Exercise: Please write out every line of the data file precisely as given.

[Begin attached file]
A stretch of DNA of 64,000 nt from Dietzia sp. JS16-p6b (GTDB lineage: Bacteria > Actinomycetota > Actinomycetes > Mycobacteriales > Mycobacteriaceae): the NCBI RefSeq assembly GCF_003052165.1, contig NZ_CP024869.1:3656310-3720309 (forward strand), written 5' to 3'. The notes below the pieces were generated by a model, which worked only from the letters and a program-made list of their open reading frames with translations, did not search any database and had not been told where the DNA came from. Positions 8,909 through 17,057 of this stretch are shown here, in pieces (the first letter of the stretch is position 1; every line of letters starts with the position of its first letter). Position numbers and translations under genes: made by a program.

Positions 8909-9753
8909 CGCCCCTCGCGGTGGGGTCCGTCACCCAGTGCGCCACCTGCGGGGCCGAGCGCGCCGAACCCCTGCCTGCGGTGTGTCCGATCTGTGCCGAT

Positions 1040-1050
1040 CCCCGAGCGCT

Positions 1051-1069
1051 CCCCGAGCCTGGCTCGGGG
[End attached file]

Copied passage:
A stretch of DNA of 64,000 nt from Dietzia sp. JS16-p6b (GTDB lineage: Bacteria > Actinomycetota > Actinomycetes > Mycobacteriales > Mycobacteriaceae): the NCBI RefSeq assembly GCF_003052165.1, contig NZ_CP024869.1:3656310-3720309 (forward strand), written 5' to 3'. The notes below the pieces were generated by a model, which worked only from the letters and a program-made list of their open reading frames with translations, did not search any database and had not been told where the DNA came from. Positions 8,909 through 17,057 of this stretch are shown here, in pieces (the first letter of the stretch is position 1; every line of letters starts with the position of its first letter). Position numbers and translations under genes: made by a program.

Positions 8909-9753
8909 CGCCCCTCGCGGTGGGGTCCGTCACCCAGTGCGCCACCTGCGGGGCCGAGCGCGCCGAACCCCTGCCTGCGGTGTGTCCGATCTGTGCCGAT

Positions 1040-1050
1040 CCCCGAGCGCT

Positions 1051-1069
1051 CCCCGAGCCTGGCTCGGGG